Ft. Lauderdale’s Sewage Problem


Joe Cavaretta

Workers pumping out sewage from streets in Ft. Lauderdale

Dylan Montesi, Contributor

Sewage breaks in Ft. Lauderdale neighborhoods and waterways have been happening throughout the months of December 2019 and January 2020. In December alone, there were six raw sewer main breaks ranging from all over the city spewing a total of 126.9 million gallons of sewage in December alone. In mid-January, there were also more breaks. The total amount of waste spilled is a gut-wrenching amount of 211 million gallons, enough to fill 320 Olympic sized swimming pools. It is the largest spill in Florida history.

These sewage breaks cannot continue happening. Sewage flooding into streets and waterways is a severe health risk as it can cause sickness. Take the case of John Tedder where on Christmas Day of 2019 he was fishing for bait in the New River. After he got his bait, went home, and settled into bed he started to feel sick. The next morning Tedder’s left leg was swollen and infected all the way up to his kneecap. He drove himself to the hospital where they told him the raw sewage contamination was what had infected it. The sewage spills also bring the destruction of habitats and just general wellbeing. Backyards have been invaded by the reeking smell of raw sewage, and residents are having to boil their drinking and showering water. People should expect higher standards living in the Yachting Capital of the World.

Why are the pipes breaking? And why are they all breaking at once? It’s simple; old pipes. The pipes are becoming over 50 years old and are finally succumbing to the pressure. Another problem is, Ft. Lauderdale has grown significantly in population and buildings in 50 years. The increased usage of sewage lines can cause pressure making them break.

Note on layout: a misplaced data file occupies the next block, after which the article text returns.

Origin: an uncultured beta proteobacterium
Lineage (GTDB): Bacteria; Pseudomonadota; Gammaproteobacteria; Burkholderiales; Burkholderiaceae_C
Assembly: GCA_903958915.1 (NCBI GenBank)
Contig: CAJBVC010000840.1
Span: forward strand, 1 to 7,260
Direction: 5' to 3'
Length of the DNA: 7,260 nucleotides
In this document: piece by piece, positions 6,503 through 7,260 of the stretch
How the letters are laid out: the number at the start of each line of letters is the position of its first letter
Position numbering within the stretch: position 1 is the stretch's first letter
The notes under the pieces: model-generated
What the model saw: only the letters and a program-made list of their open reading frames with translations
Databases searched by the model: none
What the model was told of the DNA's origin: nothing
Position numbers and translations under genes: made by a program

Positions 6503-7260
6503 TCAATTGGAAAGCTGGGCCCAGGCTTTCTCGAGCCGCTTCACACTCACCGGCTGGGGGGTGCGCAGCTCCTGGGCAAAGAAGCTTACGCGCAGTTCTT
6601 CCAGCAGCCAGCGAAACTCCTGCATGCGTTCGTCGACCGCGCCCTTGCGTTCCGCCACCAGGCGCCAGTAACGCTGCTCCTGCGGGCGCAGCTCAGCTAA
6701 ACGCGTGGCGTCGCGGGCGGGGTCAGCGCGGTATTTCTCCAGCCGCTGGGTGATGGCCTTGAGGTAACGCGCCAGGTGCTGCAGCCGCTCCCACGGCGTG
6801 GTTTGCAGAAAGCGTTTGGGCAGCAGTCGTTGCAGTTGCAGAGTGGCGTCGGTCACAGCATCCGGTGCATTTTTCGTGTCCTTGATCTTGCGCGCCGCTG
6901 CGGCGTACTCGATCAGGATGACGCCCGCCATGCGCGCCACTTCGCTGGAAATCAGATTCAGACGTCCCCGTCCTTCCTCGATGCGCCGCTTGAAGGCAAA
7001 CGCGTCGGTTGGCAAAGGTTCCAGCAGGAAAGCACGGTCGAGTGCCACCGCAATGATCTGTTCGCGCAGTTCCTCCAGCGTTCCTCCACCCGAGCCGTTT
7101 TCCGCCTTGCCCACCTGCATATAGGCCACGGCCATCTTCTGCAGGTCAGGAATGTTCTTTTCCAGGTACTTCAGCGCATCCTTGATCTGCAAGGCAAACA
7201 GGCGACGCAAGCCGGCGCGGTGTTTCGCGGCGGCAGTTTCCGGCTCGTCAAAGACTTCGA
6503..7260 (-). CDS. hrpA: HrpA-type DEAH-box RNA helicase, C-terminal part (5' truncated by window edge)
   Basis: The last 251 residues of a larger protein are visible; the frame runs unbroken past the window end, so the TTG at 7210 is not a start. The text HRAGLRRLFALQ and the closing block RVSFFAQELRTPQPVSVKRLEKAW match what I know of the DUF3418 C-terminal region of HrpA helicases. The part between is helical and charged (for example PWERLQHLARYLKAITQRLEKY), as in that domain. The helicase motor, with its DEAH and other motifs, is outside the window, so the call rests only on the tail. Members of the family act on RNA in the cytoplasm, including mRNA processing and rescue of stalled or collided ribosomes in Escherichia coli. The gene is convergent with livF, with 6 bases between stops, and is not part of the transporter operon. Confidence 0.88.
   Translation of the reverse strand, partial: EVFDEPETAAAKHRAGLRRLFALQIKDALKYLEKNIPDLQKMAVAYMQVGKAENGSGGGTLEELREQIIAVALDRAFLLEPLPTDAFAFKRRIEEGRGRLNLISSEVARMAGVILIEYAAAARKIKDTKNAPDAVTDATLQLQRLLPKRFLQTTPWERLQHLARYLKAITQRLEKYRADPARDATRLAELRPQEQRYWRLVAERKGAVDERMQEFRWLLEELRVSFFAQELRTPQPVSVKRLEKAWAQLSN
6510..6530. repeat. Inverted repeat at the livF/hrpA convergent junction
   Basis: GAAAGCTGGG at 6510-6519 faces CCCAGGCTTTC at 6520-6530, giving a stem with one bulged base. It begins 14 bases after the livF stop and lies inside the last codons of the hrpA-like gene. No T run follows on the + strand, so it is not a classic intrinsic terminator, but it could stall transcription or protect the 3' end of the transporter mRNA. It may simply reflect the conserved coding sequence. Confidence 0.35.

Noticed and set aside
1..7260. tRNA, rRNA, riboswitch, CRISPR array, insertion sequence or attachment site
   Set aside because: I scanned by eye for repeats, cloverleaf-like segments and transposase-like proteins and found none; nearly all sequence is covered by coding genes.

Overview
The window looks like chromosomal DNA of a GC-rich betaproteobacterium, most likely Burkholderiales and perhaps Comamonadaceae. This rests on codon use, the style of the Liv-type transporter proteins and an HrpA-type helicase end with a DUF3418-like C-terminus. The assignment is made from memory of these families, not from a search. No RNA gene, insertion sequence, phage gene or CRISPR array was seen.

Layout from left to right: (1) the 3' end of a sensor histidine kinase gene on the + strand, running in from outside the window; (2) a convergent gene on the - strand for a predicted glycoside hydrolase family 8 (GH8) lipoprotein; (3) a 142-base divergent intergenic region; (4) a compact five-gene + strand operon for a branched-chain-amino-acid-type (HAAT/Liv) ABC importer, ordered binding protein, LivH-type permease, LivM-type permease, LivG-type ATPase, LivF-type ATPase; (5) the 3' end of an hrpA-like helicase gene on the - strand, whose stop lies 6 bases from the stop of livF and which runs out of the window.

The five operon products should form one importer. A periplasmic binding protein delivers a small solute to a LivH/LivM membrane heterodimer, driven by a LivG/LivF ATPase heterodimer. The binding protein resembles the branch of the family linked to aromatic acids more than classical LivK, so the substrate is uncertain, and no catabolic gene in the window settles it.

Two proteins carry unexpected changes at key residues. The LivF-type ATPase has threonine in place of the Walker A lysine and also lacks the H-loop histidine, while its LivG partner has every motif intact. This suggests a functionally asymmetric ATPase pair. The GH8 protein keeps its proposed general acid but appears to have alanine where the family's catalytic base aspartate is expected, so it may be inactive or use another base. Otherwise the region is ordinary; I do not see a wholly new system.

Unfortunately, there was no immediate notice that the pipes needed to be changed. Pipes should be replaced every 40-50 years because the material in them starts to corrode causing them to break and in this case, the massive increase in population, 83,648 people in 1960 (when the pipes would have last been put in) to 182,595 in 2019, could have also had an effect.

The city also pumps the sewage straight into the water. The Tarpon River had almost 70 million gallons of sewage poured into it contaminating its waters. The George English lake was also a victim. Hundreds of dead fish, crabs, and oysters have been washing up. It’s gotten so bad that there have been crews there picking up the dead sea life.

The state of Florida is fining the city of Ft. Lauderdale $1.8 million for the series of 11 spills since December in an effort to pressure them into stopping the spills from happening. The city of Ft. Lauderdale should be learning from Miami. They have an astonishing 300,000 more people than there are in Ft. Lauderdale yet Miami does not have consistent sewer main breaks.The city and state need to bring efforts together to make sure spills on this magnitude never happen again.